GRAND RAPIDS, Mich. (WOOD) — He didn’t think he would need it so soon.

The day after Michigan State Police Trooper Evan Mize graduated from a crisis intervention class, he found himself using the tools he had just been taught as he talked a mentally ill man down from a sign over US-131 in Grand Rapids.

“You could tell that this individual was in crisis,” Mize said.

Once the man came down, Mize said, he was “aggressive.”

“Instead of going hands-on with that individual, we utilized the training and techniques we were taught in the crisis intervention training program,” he said.

That meant understanding what was happening from the man’s point of view and talking to calm him down.

“We didn’t want to have that turn into a use-of-force scenario,” Mize said. “That doesn’t help anybody.”


Police across the country say a large number of the people they deal with on the street are experiencing some form of mental illness.

Confrontations with people in crisis can be deadly. Estimates put the percentage of police shootings involving mentally ill people between a quarter and half. It is also estimated that more than a hundred officers have died since 2009 in clashes with people in some sort of mental health crisis.

In January, a family member called Kent County sheriff’s deputies for help with Jonathan Sper, who had struggled with mental illness for years. After deputies arrived at the home north of Rockford, there was a fight, and a deputy shot and killed Sper. The shooting was later ruled justified.

Sper’s family is “still intensely grieving over the unnecessary shooting death,” his father David Sper wrote in an email to Target 8 investigators.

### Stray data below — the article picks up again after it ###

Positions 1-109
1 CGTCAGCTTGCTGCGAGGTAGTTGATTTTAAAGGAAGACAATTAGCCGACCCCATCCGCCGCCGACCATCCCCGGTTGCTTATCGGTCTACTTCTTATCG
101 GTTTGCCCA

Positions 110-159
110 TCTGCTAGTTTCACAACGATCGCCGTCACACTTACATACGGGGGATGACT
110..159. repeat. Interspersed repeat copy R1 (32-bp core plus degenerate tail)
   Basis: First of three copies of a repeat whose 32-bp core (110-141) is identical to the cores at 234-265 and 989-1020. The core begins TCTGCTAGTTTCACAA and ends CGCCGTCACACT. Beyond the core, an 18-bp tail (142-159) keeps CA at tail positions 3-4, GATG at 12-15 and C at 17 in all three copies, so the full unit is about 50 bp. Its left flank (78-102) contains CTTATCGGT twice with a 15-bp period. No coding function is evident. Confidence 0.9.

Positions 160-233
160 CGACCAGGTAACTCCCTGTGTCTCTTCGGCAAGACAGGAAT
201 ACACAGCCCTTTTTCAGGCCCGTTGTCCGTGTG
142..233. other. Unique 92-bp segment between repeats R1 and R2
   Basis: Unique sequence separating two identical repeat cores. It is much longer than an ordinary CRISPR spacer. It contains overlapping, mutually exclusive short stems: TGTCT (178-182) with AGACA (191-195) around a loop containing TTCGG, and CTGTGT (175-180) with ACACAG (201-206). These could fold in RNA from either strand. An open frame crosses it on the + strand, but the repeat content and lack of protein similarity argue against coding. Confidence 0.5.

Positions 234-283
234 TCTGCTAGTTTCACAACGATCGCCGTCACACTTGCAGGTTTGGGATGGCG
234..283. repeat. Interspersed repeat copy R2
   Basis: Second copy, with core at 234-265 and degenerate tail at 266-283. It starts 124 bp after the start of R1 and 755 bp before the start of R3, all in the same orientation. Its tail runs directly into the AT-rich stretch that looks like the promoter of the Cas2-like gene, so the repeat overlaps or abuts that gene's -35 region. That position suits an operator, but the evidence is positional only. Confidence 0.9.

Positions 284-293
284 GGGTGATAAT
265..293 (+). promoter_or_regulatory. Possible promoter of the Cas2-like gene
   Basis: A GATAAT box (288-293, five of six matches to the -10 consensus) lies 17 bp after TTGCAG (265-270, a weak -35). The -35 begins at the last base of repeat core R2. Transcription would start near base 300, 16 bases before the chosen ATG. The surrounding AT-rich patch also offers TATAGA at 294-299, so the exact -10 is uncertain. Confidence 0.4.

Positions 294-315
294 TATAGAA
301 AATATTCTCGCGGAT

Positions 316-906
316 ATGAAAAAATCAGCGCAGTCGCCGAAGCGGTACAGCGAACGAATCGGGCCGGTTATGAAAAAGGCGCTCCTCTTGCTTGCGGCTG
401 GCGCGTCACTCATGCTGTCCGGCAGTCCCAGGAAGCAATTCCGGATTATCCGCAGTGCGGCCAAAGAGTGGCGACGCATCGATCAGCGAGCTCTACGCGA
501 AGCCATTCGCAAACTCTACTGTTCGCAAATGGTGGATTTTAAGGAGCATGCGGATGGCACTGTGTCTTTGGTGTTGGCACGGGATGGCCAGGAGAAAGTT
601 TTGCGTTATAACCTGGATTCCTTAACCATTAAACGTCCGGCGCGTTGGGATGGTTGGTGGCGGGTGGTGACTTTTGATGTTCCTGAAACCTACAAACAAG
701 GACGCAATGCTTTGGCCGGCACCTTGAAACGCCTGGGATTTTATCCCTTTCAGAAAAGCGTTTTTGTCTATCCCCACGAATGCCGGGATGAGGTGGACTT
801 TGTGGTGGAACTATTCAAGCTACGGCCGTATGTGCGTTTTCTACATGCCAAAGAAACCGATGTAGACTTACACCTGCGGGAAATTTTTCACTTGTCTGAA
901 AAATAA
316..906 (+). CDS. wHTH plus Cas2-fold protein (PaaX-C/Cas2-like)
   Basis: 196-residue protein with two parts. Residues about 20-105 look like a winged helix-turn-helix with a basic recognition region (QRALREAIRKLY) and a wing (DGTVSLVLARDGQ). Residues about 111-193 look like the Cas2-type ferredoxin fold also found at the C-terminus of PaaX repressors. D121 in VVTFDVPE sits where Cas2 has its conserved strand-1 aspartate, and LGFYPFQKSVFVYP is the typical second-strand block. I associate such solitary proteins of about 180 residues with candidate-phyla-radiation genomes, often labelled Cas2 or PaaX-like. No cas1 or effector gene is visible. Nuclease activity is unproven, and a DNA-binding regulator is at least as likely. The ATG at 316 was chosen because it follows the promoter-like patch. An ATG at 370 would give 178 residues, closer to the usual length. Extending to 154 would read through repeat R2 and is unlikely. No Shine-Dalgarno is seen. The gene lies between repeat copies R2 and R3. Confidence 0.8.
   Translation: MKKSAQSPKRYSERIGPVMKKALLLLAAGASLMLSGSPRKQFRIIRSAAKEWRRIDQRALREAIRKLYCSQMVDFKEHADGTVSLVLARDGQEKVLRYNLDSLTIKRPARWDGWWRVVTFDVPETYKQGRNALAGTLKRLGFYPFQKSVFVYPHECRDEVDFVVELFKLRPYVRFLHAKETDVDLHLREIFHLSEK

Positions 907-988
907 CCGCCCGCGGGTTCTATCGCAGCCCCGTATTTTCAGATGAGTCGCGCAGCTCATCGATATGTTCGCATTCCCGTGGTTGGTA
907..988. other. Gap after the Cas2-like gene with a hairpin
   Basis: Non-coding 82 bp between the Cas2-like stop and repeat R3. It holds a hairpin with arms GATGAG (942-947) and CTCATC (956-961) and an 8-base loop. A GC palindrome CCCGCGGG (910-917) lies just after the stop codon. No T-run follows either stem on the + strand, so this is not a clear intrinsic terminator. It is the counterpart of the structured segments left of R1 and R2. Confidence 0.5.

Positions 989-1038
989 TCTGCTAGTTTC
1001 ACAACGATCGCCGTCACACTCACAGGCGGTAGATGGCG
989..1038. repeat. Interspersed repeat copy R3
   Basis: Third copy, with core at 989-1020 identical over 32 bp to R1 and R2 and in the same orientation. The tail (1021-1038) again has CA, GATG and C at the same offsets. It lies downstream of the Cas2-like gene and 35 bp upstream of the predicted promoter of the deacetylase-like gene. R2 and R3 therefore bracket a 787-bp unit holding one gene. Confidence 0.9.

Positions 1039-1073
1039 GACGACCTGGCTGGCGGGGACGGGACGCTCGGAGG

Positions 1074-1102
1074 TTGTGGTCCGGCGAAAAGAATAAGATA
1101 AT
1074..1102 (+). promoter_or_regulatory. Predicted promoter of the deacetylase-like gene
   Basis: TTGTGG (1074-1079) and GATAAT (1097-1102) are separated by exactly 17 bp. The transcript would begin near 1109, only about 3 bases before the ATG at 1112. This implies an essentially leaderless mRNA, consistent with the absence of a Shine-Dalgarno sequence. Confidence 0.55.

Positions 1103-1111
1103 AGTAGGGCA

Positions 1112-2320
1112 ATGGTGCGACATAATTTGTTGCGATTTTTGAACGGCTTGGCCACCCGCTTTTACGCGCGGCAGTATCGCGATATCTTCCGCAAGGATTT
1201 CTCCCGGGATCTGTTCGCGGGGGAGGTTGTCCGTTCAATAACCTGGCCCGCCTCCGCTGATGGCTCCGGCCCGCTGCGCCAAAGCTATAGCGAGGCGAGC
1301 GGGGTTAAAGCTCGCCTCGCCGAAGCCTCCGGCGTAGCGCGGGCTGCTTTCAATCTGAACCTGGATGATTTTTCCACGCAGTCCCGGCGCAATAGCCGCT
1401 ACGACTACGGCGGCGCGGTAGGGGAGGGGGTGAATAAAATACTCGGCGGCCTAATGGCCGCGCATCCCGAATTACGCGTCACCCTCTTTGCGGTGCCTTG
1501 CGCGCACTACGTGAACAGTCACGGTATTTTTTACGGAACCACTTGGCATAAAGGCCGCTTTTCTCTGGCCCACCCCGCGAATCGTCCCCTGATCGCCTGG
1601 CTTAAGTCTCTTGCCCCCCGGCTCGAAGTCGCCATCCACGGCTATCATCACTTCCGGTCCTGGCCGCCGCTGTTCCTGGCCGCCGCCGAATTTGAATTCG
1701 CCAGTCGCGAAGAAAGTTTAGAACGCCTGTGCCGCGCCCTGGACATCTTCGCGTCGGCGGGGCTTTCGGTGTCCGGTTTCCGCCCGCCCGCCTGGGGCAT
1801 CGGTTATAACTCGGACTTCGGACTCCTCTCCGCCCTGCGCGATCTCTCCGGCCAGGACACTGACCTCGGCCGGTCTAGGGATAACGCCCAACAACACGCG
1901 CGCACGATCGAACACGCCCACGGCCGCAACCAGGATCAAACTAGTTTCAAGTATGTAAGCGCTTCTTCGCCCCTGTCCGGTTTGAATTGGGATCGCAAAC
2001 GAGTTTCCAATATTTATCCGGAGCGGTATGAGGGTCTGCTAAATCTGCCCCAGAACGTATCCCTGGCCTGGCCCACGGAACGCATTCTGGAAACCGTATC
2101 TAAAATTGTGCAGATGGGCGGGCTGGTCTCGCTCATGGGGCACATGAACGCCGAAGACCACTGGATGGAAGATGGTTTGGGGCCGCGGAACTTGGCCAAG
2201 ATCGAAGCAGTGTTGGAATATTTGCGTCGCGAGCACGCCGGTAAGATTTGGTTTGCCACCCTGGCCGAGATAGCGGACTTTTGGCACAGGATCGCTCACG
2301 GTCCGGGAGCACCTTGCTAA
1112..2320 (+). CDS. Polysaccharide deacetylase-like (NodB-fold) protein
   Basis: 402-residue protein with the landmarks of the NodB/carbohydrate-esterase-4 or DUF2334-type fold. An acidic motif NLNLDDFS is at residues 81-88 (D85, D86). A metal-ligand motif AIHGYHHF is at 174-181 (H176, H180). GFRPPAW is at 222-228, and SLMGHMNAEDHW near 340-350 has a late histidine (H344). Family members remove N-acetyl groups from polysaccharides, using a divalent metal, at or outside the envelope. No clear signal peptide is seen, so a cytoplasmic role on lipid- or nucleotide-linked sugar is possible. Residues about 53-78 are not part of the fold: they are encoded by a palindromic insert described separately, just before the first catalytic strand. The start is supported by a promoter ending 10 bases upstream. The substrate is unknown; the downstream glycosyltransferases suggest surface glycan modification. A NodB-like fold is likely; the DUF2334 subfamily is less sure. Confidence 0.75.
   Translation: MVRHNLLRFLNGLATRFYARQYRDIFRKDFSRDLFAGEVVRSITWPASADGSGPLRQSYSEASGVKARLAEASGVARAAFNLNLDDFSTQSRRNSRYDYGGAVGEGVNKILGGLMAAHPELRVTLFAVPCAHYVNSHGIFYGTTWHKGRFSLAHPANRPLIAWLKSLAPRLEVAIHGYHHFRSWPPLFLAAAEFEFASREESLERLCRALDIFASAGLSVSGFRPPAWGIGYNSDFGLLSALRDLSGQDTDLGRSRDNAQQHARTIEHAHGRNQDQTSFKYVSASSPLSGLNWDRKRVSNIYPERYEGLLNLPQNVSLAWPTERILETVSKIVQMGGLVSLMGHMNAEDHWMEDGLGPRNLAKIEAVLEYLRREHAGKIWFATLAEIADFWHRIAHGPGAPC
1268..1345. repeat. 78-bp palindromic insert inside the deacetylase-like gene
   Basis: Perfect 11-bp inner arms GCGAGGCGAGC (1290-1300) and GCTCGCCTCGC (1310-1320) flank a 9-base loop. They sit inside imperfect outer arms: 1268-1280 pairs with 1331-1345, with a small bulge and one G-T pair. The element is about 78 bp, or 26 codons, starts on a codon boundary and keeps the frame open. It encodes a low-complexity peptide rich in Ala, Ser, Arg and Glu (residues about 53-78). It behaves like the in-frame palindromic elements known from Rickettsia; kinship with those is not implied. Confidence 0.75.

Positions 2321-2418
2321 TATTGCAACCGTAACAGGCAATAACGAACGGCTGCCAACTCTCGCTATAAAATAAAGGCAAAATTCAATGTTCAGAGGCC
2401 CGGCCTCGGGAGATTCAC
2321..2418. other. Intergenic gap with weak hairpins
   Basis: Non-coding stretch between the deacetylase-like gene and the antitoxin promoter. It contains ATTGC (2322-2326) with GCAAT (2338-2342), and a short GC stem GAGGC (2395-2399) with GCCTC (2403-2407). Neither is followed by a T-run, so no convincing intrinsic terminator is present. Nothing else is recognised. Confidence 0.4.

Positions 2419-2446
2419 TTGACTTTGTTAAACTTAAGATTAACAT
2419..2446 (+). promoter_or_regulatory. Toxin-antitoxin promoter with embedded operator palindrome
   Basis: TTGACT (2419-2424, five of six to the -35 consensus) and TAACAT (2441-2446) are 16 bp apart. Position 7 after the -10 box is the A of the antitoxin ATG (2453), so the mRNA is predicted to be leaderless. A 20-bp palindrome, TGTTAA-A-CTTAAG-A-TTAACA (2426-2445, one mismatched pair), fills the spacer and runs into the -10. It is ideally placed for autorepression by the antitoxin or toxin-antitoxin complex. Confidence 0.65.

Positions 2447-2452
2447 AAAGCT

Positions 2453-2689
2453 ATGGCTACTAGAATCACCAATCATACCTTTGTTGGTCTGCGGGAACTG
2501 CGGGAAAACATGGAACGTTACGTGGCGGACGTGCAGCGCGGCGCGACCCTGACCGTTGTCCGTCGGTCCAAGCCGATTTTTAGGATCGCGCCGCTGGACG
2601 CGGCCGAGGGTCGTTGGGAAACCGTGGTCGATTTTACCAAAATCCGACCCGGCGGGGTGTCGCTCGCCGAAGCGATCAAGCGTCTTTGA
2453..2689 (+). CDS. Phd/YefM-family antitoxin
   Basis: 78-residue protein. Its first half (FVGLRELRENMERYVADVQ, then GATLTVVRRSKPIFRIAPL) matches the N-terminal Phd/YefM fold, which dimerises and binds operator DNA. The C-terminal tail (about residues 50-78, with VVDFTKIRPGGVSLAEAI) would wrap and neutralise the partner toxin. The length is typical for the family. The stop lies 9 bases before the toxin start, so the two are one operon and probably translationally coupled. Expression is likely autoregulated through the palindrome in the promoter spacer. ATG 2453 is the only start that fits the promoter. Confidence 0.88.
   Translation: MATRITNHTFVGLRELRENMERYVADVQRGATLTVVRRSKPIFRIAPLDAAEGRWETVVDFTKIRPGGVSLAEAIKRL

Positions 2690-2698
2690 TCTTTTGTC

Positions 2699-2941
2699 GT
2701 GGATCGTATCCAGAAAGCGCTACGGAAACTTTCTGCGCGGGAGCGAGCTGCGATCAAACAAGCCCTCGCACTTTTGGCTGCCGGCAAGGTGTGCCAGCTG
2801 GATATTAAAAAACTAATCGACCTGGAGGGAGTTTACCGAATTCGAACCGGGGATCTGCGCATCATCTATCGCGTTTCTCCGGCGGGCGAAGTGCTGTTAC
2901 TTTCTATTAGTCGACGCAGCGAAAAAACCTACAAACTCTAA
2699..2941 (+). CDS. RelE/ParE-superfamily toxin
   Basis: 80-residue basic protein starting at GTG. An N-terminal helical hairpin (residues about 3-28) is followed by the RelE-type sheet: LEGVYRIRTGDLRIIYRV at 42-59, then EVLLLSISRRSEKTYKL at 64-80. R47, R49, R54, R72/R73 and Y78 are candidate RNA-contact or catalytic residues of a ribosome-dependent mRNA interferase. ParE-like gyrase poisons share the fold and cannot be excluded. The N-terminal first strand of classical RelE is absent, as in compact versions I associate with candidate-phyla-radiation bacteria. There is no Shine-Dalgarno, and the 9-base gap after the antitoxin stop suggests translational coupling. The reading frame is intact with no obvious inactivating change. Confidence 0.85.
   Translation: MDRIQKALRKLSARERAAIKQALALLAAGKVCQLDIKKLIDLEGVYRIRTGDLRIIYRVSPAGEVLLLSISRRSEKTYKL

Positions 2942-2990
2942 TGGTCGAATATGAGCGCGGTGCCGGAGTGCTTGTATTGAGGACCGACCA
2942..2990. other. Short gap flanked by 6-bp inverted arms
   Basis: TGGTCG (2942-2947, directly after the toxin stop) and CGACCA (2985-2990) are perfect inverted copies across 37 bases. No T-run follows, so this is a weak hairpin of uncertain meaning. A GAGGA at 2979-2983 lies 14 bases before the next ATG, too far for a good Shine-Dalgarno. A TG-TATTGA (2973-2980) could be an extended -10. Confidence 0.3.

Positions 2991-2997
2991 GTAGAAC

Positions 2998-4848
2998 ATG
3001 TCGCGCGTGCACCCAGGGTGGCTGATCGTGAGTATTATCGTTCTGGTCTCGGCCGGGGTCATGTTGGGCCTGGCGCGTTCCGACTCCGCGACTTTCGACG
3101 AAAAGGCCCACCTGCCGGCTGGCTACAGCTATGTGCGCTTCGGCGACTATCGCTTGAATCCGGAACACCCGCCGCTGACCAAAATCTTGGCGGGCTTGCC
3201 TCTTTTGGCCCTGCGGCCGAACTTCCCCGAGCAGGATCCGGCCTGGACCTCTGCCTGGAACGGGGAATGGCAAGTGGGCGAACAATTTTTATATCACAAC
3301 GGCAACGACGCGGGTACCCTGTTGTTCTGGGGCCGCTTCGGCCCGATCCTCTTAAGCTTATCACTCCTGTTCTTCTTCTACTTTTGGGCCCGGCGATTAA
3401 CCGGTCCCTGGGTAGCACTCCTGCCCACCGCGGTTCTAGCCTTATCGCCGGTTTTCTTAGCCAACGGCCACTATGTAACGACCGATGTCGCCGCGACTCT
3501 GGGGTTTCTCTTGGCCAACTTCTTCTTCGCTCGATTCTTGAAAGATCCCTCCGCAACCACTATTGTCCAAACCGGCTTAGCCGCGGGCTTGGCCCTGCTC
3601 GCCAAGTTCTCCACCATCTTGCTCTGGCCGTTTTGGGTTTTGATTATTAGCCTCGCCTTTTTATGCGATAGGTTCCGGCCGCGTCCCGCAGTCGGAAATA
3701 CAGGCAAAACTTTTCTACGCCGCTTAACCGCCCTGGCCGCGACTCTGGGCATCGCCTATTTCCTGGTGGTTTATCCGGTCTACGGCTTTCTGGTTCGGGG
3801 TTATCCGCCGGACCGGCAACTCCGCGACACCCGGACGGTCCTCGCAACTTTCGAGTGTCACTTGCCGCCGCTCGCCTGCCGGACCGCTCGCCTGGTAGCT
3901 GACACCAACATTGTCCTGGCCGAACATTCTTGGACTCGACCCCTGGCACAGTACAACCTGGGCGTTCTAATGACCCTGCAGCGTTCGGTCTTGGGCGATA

David Sper said the family set up a memorial fund to help pay for de-escalation training for police officers, which he says is “long overdue in our community.”


A similar scenario in Memphis, Tennessee, 30 years ago stirred police and the community to look for new ways for officers to respond to people suffering mental health crises. Since then, the Memphis Model has been slowly spreading across the country.

Kent County is now one of a few areas in Michigan building on existing police training with Memphis Model de-escalation techniques. So far, two weeklong classes have trained 60 of some 900 officers in Kent County.

The man leading the training is Rafael Diaz, a lieutenant with the Kalamazoo Department of Public Safety, where de-escalation methods have been used for a decade. He formed a group that is teaching the techniques to police in other communities.

“This training isn’t going to stop or prevent every violent encounter,” Diaz said. “We just hope it reduces the probability that it’s going to occur.”


The program recognizes that traditional take-charge police tactics for dealing with common criminals don’t always work very well when dealing with someone having a mental health crisis. Diaz said the tactics officers use to get control of criminals work because the bad guys are thinking rationally.

That’s not the case when someone is in crisis. “Their ability to reason is down,” Diaz said. “These people are having difficulty processing information, knowing where they’re at. Their ability to perceive reality is impaired.”

From such a person’s perspective, he explained, “Everything is dangerous, everything is terrifying, so by changing some of our approaches, some of our mannerisms, some of our speech patterns, police officers may be able to get the person to calm down and be less fearful.”

“And less fearful means our probability of being able to communicate goes up, and our probability for violence goes down,” Diaz said.

The weeklong courses bring in mental health experts to teach officers about different kinds of mental illness and what they look like on the street. Officers find out what behaviors are real threats and what are just the illness talking.